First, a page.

Objective To assess the value of MRI-detected synovitis to determine the number of involved joints on the performance of the 2010-ACR/EULAR classification criteria for rheumatoid arthritis (RA).
Methods 277 patients with a clinical suspicion of RA consecutively included in the Leiden Early Arthritis Clinic (EAC)-cohort underwent 1.5T MRI of MCP-, wrist- and MTP-joints. Test characteristics of the 2010-criteria were calculated when the number of involved joints was determined with and without including MRI-detected synovitis. Two outcomes were studied: disease modifying anti-rheumatic drug (DMARD)-initiation and 1987-criteria fulfilment during the first year.
Results At baseline, 143 patients were classified as RA. When MRI-detected synovitis was considered, 14 patients additionally fulfilled the 2010-criteria. Of these, 64% (9/14) started DMARDs. When MRI-detected synovitis was also used to determine the number of involved joints the sensitivity changed from 62% to 67%, the specificity from 90% to 84% and the AUC from 0.76 to 0.75. The net reclassification index was −2.4%. When fulfilling the 1987-criteria was used as outcome, results were similar.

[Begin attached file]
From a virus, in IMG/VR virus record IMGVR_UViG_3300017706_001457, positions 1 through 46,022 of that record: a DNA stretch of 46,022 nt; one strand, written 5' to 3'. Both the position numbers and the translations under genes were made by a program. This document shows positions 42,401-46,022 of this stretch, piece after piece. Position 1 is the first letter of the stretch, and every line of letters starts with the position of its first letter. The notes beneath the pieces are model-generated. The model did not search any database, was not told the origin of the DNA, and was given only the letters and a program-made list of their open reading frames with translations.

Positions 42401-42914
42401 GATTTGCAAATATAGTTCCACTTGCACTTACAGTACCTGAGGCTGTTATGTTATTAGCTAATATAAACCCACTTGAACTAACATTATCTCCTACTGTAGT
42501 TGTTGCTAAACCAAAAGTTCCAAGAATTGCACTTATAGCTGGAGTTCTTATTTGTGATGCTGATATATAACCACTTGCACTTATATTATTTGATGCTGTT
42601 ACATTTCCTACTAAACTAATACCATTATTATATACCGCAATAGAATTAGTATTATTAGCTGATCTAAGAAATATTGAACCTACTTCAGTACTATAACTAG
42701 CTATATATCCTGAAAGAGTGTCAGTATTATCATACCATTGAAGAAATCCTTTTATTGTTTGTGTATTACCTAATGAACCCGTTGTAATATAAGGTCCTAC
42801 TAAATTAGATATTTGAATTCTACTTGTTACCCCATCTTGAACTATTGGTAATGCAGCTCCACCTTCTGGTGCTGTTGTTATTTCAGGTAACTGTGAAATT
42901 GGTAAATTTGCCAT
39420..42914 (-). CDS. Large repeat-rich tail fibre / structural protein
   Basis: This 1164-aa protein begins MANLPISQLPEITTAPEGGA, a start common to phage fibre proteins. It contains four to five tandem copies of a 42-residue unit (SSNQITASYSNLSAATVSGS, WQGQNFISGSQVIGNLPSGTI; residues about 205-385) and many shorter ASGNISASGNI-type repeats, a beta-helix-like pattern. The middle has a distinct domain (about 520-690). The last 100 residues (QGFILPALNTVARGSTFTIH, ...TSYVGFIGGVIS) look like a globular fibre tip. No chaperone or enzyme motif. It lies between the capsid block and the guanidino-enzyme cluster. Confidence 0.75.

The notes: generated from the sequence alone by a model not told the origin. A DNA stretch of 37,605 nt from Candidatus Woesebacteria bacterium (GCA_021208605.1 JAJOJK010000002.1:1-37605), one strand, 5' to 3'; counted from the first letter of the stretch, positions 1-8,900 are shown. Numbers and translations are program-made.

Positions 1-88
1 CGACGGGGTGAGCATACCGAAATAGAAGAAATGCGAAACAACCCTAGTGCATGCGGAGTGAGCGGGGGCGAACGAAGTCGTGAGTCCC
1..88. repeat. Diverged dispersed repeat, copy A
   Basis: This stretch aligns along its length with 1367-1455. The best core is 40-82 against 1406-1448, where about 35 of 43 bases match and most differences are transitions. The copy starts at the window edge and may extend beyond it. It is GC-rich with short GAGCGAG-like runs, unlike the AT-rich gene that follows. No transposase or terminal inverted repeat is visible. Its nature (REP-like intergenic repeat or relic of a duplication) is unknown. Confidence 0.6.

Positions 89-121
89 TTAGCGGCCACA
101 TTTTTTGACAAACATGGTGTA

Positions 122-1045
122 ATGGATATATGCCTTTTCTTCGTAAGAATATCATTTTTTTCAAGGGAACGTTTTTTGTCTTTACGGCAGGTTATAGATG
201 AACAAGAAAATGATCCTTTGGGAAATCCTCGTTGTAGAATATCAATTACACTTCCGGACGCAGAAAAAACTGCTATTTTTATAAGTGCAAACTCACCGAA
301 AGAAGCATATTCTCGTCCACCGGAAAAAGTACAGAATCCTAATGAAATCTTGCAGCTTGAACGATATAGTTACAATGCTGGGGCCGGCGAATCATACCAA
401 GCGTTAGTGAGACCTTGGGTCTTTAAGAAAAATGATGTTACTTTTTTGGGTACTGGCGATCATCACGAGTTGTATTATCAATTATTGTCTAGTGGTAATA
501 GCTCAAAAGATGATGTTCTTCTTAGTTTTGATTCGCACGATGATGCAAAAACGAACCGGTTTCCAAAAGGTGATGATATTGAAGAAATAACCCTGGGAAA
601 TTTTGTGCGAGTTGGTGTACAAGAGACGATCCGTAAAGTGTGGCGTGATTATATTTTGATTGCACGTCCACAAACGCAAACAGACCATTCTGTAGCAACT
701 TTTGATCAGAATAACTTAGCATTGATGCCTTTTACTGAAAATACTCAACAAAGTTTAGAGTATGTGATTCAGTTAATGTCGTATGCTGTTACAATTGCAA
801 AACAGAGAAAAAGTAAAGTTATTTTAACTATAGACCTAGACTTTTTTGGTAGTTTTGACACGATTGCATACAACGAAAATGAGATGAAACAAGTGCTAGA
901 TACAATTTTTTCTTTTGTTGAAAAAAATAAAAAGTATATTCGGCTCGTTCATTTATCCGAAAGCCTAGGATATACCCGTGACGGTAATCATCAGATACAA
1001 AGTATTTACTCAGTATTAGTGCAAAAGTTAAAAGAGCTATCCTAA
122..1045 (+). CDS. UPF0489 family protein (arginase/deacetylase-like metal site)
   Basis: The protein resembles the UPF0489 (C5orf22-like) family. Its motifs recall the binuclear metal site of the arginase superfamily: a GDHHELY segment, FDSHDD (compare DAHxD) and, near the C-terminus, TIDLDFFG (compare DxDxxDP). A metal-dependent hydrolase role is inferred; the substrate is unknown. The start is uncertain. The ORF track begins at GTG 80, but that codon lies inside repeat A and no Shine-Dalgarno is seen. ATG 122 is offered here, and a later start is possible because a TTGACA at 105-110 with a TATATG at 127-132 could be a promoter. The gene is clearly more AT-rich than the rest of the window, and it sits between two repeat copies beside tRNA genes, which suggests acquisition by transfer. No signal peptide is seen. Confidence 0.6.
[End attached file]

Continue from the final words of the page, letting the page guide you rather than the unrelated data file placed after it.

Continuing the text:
Conclusion We found no scientific support that the use of MRI-detected synovitis is of additional benefit for the performance of the 2010 classification criteria.
- rheumatoid arthritis
- early rheumatoid arthritis
- magnetic resonance imaging
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Handling editor Josef S Smolen
Contributors ACB, DB and AHMvdHvM made a substantial contribution to the acquisition, analysis and interpretation of the data. All authors made a substantial contribution to the conception and design of the work. ACB and AHMvdHvM drafted the manuscript; DB revised the manuscript critically for important intellectual content. All authors approved the final version of the manuscript.
Funding The research leading to these results has received funding from a Vidi-grant of the Netherlands Organization for Health Research and Development and from the European Research Council (ERC) under the European Union’s Horizon 2020 research and innovation programme (Starting grant, agreement No 714312). The funding source had no role in the design and conduct of the study; collection, management, analysis, and interpretation of the data; preparation, review, or approval of the manuscript; or decision to submit the manuscript for publication.
Competing interests None declared.
Patient consent Not required.
Ethics approval ’Commissie Medische Ethiek' of the Leiden University Medical Centre.
Provenance and peer review Not commissioned; externally peer reviewed.
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